Three months. That was my deadline. My parents gave me their support for the duration of one to three months in New York to work on my writing, make connections, and find employment. One to three, and not just three months, because New York is a completely different country to Californians and especially San Diegans. So, no one thought I would want to stay more than a month. Almost four months later, here I am, still moving forward while preparing for a winter that I have never had to experience for the first 26 years of my life.
Coming here, I knew that things weren’t going to go as planned, but I honestly never thought it would derail me in the way that it did. In my last post, I shared the adventures of my first week in New York and why I ended up in Princeton, New Jersey. While I did want to share my experiences in New Jersey, it now just reminds me of the month and a half long gap that was stolen from my trip. Commuting for four hours round trip between Princeton, New Jersey and Manhattan, New York was exhausting. This is not to say that my time was uneventful. I won’t neglect to mention that it was filled with story worthy experiences I faced walking and taking the bus everyday – from the guy who disgustedly tried to run me over on the side of the road to the old man who creepily tried to pick me up in his red car from the bus stop. I won’t go into details about the dead raccoons and deer I had to step over between my cousin’s house and the bus stop. Taking the bus in the small town to work around Princeton University wasn’t any easier – everything from the crazy bus drivers to the inconsistent bus times, rates, and the cash only rule. Princeton was nice and I was blessed to be among family, but I felt myself aging by the minute, hindered from placing all my time and energy into the goal I came here to reach.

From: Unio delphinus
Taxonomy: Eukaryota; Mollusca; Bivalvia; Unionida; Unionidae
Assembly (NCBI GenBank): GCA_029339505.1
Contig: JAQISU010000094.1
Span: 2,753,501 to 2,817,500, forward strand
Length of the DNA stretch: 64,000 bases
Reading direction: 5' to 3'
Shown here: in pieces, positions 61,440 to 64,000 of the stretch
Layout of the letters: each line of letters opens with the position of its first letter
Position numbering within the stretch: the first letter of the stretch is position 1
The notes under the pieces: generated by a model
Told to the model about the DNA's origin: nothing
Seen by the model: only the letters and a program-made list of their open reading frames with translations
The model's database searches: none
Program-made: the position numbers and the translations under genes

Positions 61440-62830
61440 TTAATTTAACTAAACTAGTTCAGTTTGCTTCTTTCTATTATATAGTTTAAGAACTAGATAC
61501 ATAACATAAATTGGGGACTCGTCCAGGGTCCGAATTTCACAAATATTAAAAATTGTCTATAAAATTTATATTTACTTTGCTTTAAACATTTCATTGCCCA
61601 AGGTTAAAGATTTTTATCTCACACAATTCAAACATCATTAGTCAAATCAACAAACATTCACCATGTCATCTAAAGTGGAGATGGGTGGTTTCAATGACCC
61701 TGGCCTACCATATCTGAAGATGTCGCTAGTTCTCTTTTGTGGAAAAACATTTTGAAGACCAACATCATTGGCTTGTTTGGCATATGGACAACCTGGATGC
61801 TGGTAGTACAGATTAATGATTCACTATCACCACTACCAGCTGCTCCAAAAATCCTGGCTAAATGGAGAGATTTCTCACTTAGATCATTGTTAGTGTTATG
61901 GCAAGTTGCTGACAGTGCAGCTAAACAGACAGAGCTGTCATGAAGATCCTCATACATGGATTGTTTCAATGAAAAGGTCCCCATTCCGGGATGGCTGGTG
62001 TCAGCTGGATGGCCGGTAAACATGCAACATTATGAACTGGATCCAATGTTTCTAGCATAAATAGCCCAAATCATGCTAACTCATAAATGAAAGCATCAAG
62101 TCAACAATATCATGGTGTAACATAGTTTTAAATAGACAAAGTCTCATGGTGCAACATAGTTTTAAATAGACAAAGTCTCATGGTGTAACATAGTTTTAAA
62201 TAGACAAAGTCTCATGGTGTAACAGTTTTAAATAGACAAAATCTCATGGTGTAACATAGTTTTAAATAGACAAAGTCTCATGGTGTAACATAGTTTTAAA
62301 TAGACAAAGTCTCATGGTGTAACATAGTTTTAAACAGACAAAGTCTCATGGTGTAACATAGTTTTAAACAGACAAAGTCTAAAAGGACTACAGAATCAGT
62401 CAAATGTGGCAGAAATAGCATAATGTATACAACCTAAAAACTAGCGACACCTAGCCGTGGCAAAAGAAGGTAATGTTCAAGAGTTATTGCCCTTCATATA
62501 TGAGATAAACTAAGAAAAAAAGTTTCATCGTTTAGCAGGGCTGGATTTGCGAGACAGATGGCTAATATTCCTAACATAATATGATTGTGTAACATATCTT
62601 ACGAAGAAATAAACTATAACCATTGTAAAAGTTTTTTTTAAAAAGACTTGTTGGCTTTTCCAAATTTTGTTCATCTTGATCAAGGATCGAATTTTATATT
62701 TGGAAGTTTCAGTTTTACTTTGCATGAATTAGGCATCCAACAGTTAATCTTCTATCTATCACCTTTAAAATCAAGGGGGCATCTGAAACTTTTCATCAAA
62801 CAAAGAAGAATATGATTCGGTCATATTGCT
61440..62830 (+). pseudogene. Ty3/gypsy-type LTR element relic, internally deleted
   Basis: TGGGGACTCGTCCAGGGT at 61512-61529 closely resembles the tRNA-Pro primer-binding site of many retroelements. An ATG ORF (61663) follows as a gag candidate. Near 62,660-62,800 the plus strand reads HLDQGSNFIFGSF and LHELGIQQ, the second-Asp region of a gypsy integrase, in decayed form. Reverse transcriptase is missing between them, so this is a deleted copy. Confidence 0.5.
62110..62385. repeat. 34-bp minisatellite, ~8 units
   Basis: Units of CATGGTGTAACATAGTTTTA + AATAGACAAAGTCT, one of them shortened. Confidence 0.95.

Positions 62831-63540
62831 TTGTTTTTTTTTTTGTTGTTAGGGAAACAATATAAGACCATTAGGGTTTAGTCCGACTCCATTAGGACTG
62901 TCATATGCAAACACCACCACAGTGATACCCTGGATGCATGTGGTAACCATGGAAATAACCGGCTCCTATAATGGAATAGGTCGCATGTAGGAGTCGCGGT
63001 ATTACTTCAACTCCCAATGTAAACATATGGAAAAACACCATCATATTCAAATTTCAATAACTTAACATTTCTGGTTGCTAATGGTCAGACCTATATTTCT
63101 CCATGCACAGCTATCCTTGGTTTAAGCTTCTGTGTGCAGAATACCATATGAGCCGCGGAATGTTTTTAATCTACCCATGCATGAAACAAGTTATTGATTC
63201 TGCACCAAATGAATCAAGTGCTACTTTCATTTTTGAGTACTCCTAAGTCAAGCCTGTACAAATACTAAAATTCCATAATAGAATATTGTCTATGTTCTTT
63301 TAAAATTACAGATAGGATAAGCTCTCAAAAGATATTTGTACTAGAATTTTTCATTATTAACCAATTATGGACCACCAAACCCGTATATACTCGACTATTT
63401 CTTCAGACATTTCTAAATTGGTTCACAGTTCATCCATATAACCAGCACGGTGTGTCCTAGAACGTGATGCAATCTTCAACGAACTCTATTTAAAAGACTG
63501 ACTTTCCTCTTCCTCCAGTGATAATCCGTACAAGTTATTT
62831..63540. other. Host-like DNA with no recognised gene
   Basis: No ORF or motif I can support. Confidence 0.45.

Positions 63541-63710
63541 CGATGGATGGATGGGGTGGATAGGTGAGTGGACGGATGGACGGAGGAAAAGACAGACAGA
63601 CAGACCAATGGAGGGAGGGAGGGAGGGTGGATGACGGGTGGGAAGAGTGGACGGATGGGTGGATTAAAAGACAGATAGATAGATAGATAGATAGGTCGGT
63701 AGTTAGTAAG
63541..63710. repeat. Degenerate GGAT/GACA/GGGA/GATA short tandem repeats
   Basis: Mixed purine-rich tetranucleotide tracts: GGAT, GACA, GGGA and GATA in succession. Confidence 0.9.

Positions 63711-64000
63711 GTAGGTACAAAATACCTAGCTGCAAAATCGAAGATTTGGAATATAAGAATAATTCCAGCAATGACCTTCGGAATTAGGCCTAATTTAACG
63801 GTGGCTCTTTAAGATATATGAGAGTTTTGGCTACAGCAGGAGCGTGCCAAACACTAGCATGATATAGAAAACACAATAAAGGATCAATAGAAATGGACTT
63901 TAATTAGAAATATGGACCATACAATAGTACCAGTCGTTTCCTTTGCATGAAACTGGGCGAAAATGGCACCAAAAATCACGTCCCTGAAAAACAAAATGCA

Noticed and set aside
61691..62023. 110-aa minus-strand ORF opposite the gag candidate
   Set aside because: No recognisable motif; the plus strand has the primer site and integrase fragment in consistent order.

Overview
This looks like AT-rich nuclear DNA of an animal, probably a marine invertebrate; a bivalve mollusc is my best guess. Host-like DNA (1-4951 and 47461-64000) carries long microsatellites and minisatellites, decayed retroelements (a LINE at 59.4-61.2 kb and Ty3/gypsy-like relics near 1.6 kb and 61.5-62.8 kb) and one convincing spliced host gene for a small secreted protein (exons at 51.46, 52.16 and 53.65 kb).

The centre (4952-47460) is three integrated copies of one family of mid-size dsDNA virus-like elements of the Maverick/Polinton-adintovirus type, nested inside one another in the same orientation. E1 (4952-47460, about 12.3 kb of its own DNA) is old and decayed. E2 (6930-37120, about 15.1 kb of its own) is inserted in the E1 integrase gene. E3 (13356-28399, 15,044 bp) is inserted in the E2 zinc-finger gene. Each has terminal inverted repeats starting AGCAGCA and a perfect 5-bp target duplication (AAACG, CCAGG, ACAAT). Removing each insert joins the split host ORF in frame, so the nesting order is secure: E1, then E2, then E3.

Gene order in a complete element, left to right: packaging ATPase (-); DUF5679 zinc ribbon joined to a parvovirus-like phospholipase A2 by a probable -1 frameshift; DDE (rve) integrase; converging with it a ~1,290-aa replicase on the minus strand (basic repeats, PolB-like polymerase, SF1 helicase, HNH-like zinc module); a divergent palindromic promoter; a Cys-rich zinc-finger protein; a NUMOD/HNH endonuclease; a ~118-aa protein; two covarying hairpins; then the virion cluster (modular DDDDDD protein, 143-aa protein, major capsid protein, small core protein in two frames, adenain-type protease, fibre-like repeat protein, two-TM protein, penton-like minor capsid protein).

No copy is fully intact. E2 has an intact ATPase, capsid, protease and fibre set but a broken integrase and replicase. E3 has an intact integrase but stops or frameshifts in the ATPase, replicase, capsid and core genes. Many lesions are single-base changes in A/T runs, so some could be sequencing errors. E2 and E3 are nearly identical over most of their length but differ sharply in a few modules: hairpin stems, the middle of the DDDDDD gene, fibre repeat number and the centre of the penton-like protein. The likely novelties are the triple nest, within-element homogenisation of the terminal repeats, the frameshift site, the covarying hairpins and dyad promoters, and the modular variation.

Housing in Brooklyn, the borough where I wanted to live all along, came just as unexpectedly as everything else on my trip. I have officially been back in New York for almost two months, and it already feels both like I just got here yesterday and like I have been here forever. While I literally spent all my time balancing between applying for employment, working, and connecting with my new community, there’s this stable part of my brain that constantly reminds that I am no less close to success as I am to failure. A month ago, that voice in my head was beginning to tear away at me… Today, it’s my motivator to push forward with a constant reality check: if I don’t meet my goal of finding employment, my time in New York is strictly limited. As much as I miss sunny San Diego and California in all its perfection, New York and its endless opportunities is beginning to grow on me.
Everyone has their own understanding and measure of success. The truth is while you may believe this measurement is defined by others – such as your friends or family, or by your environment – such as your community or even economic status, or even by your past and future – both of which you have no control over, the measurement of your success is defined by your own limitations to yourself. The only thing you can control is your mindset in the present, the here and now. We must come to accept that everything else is simply not guaranteed.
My measurement of my own success is a combination of how well I am still traveling on the path I have set for myself and personal achievements. I never thought I would be where I am today. I know others will argue that this is true for everyone, and it is. Each of us is facing personal struggles that feel so unique making us ask, “Why am I going through this? Why has God put me in this position and forced me of all people to face this struggle? Why me?” We are always so focused on our struggles as being the struggles to out struggle everyone else’s struggles… Yes, I know that was quite an overuse of the word “struggle”, but I know I’m not alone in realizing this. Right? The reality is, we are not alone. In fact, we are far from it.